The citrus fruit family, Rutaceae, includes about 900 tropical and temperate species of which citrus are the most commercially important. Other less well known Casimiroa species having edible fruit are the woolly-leafed sapote (C. tetrameria) and matasano (C. sapote).
The seedling white sapote tree grows to 50 feet under ideal conditions; however, many grafted cultivars tend to grow more slowly and can be held between 15 and 20 feet.
The leaves are mostly evergreen, palmately compound with 5 to 6 inch leaflets, and sometimes hairy on the underside. The odorless greenish yellow flowers are 4 or 5 parted and born in axillary panicles The flowers are hermaphrodites; however, the stigmas may prematurely abort. Cross pollination sometimes improves fruit set. The 2 to 6 inch ovoid fruits are borne 6 to 9 months after pollination, generally in October and November. The fruit is soft when ripened and has a smooth consistency with a delicate banana flavor with hints of peach. In poorer varieties and overripe fruit, the bitter overtone predominates along with an unpleasant resinous flavor. Although tree ripened fruit has the best flavor, the fruit is readily bruised and damaged when ripe. Some cultivars can be picked early and ripened to good flavor while others become overly bitter.
The white sapote is hardy northward to Chico except for the desert areas. Frost damage occurs at about 22oF; however, young trees can be damaged at 30oF.
The white sapote prefers well draining soils but will tolerate almost any soil. For healthy trees, the pH should be between 5.5 and 7.5. Salty soil conditions should be avoided.
Spacing and training
The terminal bud should be removed from young trees in order to encourage branching.
The white sapote prefers regular, deep watering. Shallow watering will encourage surface roots which can be a nuisance for the home gardener.
White sapotes prefer regular applications of nitrogen fertilizer. Minor nutrient deficiencies (not a major problem) can be treated as with citrus.
The main purpose of pruning is to control size and secondarily shape.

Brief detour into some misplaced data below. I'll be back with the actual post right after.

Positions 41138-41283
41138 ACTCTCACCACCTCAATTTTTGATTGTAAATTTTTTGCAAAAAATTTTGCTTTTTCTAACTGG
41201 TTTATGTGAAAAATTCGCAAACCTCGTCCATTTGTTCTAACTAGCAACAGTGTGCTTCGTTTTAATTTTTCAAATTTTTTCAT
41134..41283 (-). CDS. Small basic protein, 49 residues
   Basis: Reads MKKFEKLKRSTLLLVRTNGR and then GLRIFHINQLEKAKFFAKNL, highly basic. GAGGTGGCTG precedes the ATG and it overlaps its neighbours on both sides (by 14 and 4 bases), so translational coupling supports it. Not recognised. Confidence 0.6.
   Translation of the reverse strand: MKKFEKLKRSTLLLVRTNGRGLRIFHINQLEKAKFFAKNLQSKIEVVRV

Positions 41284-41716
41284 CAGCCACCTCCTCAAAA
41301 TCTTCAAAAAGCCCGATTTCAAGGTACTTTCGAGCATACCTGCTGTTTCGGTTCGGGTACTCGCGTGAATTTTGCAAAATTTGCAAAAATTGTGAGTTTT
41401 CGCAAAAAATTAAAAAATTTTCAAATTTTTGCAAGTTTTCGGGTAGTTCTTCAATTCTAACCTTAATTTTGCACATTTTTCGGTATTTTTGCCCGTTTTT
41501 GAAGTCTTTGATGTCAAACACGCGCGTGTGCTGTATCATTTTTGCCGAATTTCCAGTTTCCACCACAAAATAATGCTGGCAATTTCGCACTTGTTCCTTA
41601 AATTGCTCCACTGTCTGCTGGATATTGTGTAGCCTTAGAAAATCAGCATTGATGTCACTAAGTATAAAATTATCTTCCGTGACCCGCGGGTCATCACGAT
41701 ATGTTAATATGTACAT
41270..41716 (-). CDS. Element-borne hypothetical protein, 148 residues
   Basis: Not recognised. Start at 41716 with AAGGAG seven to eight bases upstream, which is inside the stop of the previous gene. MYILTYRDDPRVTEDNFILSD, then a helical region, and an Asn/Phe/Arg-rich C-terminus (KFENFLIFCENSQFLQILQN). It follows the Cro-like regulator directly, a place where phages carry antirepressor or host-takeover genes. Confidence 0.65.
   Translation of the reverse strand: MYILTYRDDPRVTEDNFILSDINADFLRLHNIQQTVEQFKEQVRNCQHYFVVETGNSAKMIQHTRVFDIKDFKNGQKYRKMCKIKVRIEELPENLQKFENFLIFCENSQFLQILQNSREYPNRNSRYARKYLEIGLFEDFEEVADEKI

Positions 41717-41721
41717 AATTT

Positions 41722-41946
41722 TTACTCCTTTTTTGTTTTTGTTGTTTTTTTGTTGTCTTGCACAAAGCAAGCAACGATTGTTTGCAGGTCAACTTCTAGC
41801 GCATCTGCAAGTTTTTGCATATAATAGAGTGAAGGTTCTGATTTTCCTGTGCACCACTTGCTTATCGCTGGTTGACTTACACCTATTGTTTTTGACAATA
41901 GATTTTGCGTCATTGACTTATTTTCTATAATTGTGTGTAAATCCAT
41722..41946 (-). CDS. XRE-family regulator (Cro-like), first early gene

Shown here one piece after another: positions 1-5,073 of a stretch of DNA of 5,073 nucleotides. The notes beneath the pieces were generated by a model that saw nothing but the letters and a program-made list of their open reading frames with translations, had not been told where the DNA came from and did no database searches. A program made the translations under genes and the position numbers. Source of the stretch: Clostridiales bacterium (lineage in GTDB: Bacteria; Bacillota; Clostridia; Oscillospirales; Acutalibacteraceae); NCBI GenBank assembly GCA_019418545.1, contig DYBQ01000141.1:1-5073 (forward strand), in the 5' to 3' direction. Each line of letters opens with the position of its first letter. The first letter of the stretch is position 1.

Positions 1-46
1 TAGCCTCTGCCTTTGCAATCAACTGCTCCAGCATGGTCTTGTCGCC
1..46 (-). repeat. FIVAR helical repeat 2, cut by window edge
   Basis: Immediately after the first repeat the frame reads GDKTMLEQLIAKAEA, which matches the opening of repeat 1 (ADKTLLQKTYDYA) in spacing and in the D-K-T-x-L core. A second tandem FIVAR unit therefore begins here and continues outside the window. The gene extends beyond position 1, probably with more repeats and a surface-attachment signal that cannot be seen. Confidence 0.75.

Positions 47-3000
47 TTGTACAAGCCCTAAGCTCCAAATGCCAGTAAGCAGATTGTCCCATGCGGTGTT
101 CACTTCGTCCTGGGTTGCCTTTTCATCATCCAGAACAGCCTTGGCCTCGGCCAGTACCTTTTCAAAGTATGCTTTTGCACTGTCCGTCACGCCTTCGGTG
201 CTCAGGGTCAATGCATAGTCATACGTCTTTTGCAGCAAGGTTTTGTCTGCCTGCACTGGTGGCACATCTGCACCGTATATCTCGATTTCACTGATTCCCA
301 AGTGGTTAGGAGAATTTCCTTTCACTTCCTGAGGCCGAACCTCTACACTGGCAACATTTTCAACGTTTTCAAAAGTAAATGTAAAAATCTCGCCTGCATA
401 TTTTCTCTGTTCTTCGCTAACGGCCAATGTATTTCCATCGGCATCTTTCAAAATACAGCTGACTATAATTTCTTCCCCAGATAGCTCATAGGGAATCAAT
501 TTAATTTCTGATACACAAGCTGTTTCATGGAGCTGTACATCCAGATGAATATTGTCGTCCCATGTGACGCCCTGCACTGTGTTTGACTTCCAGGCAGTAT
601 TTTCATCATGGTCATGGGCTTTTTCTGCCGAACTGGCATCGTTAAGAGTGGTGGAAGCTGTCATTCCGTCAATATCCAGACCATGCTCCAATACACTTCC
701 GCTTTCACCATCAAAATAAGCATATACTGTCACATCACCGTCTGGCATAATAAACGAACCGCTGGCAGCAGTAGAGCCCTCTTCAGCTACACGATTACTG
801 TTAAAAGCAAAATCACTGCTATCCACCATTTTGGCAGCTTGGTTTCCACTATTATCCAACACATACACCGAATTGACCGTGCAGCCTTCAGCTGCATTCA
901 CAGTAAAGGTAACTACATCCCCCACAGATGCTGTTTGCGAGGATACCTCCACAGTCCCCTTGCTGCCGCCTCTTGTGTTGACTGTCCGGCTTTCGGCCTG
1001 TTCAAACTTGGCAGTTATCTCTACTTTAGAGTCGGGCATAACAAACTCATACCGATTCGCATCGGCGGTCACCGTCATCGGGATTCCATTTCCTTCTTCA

Pests and Diseases
In California the tree is generally pest free. Black scale, mealy bugs and aphids are occasional problems which are best checked by controlling ants. Snails will damage the fruit. Phytophthora and armillaria are not problems.
Seedlings are considered too variable to be reliable producers of good fruit. Clonal reproduction is normally done by grating and budding as with citrus. Grafted trees bear in 3 to 4 years.
Harvesting and Storage
The poor handling characteristics of the fruit have limited its commercial potential. The very thin skin provides little protection against bruising which is aggravated by the fact that if picked when underripe the fruit will not ripen to full flavor and pick up an unpalatable bitterness. Overripe fruit also becomes bitter. Careful selection of cultivars can mitigate these drawbacks.
Orchard costs should be approximately the same as oranges or less.
White sapotes are seldom available in markets. Development of better handling cultivars would appear to be essential if a market for fresh fruit is to be established. Just as important is the establishment of other uses, for example, those which would allow use of bruised fruits. One challenge is that the delicate flavor of white sapote is easily lost if mixed with other fruits such as lemon to provide a better acid, sweetness balance.